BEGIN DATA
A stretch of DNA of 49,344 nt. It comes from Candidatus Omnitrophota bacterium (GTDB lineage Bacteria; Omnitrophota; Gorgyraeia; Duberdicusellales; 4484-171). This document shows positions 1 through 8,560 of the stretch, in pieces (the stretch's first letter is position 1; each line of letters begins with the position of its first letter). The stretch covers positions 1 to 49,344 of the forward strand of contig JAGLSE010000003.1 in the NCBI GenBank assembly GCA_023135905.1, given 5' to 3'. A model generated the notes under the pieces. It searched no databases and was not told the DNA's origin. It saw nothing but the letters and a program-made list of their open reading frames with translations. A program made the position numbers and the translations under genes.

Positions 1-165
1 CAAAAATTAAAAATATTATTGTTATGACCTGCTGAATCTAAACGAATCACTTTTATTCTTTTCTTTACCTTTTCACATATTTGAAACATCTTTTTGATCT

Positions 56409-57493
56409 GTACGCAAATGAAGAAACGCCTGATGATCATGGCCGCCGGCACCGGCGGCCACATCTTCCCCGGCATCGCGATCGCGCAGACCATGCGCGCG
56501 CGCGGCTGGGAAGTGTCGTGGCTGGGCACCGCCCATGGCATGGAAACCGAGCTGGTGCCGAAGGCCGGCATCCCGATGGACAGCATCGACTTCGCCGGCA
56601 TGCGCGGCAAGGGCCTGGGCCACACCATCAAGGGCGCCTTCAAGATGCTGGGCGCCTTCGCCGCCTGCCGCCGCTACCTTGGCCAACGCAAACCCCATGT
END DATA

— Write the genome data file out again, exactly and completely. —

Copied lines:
A stretch of DNA of 49,344 nt. It comes from Candidatus Omnitrophota bacterium (GTDB lineage Bacteria; Omnitrophota; Gorgyraeia; Duberdicusellales; 4484-171). This document shows positions 1 through 8,560 of the stretch, in pieces (the stretch's first letter is position 1; each line of letters begins with the position of its first letter). The stretch covers positions 1 to 49,344 of the forward strand of contig JAGLSE010000003.1 in the NCBI GenBank assembly GCA_023135905.1, given 5' to 3'. A model generated the notes under the pieces. It searched no databases and was not told the DNA's origin. It saw nothing but the letters and a program-made list of their open reading frames with translations. A program made the position numbers and the translations under genes.

Positions 1-165
1 CAAAAATTAAAAATATTATTGTTATGACCTGCTGAATCTAAACGAATCACTTTTATTCTTTTCTTTACCTTTTCACATATTTGAAACATCTTTTTGATCT

Positions 56409-57493
56409 GTACGCAAATGAAGAAACGCCTGATGATCATGGCCGCCGGCACCGGCGGCCACATCTTCCCCGGCATCGCGATCGCGCAGACCATGCGCGCG
56501 CGCGGCTGGGAAGTGTCGTGGCTGGGCACCGCCCATGGCATGGAAACCGAGCTGGTGCCGAAGGCCGGCATCCCGATGGACAGCATCGACTTCGCCGGCA
56601 TGCGCGGCAAGGGCCTGGGCCACACCATCAAGGGCGCCTTCAAGATGCTGGGCGCCTTCGCCGCCTGCCGCCGCTACCTTGGCCAACGCAAACCCCATGT